Splunk Search

Help with extracting specific data

New Member

Given bunch of results in a format like:

6d2112effbe814f41ef6a6b984221c2490ef5112b70d394c074bb1427561556c some.site.com REST.GET.OBJECT text/2015/xml/somefile.xml "GET /some.site.com/text/2015/xml/somefile.xmll?Expires=1479754790 HTTP/1.1" 200 - 24583 24583 27 26 "-" "-" -

How can I return only:

/some.site.com/text/2015/xml/somefile.xmll?Expires=1479754790

(in other words from: /some.site.com/ all the way till the next white space)?

Thanks.

0 Karma
1 Solution

Champion

Well, if the format is consistent, then something like this should work

your base search | rex "GET\s+(?<cool_field>\S+)"

Essentially find in the raw data where there is GET followed by a space (or spaces), then capture everything that is not a space after that and store it in a new field called "cool_field"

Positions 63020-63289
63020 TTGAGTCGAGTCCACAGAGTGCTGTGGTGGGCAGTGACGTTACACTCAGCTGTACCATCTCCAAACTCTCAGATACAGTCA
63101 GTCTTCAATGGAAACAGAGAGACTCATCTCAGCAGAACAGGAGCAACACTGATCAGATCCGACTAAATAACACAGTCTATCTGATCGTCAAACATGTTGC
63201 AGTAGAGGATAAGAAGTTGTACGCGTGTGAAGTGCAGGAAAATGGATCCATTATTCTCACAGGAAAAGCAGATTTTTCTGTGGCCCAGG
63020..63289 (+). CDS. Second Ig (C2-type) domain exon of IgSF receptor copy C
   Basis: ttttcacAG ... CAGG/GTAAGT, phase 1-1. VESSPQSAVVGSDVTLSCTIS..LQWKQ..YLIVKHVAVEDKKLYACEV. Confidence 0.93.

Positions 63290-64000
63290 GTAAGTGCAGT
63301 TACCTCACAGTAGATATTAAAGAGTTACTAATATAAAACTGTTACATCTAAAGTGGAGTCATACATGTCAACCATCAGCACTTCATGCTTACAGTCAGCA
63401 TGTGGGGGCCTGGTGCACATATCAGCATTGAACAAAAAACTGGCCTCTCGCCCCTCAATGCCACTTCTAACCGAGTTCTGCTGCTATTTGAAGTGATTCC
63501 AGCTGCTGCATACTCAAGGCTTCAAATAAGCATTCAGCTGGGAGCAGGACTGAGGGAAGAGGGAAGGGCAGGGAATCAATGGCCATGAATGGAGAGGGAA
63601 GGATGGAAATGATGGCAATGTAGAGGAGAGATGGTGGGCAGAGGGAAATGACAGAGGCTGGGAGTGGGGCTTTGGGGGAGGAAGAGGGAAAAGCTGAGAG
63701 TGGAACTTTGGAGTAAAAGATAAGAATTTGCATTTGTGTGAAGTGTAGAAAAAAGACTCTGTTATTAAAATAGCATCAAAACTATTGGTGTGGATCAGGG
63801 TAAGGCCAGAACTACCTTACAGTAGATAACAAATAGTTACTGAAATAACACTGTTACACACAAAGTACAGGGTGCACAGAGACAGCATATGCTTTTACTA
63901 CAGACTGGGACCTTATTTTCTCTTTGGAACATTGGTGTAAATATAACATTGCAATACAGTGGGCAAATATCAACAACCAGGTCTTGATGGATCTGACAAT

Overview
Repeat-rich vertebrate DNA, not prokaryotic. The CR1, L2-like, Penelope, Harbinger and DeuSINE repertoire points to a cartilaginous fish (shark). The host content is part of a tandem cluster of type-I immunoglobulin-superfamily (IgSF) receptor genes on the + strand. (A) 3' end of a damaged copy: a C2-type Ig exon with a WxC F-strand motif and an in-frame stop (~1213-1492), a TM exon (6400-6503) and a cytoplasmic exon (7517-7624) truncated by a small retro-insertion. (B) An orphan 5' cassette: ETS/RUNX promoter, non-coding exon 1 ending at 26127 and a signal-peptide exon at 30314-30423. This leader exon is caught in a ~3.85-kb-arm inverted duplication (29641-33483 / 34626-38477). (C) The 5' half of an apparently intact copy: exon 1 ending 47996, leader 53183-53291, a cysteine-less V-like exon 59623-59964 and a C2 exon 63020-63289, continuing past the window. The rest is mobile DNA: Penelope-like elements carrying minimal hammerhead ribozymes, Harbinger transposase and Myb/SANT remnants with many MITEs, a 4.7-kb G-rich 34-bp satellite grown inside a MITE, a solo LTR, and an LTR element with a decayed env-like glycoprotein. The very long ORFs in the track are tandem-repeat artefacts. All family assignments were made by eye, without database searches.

If the events are not in a consistent enough format where that would work, then maybe include some of the events where it doesn't work too and I'm sure we can adjust

View solution in original post

Champion

Well, if the format is consistent, then something like this should work

your base search | rex "GET\s+(?<cool_field>\S+)"

Essentially find in the raw data where there is GET followed by a space (or spaces), then capture everything that is not a space after that and store it in a new field called "cool_field"

If the events are not in a consistent enough format where that would work, then maybe include some of the events where it doesn't work too and I'm sure we can adjust

View solution in original post

New Member

Great that worked! If within that cool_field I have some events that end with .jpg or .jpeg, is there a way to filter those out?

0 Karma

Champion

Not sure I understand exactly where they would be since the field ends with the expires part, but something like this should remove anything .jpg in that field

 your base search | rex "GET\s+(?<cool_field>\S+)" | rex field=cool_field mode=sed "s/\.jpe?g//g"

The sed mode of the rex command can be used for replacing strings. In this case, I'm looking for anything .jp(e)g and replacing it with nothing...and that's done (g)lobally in that field.

0 Karma
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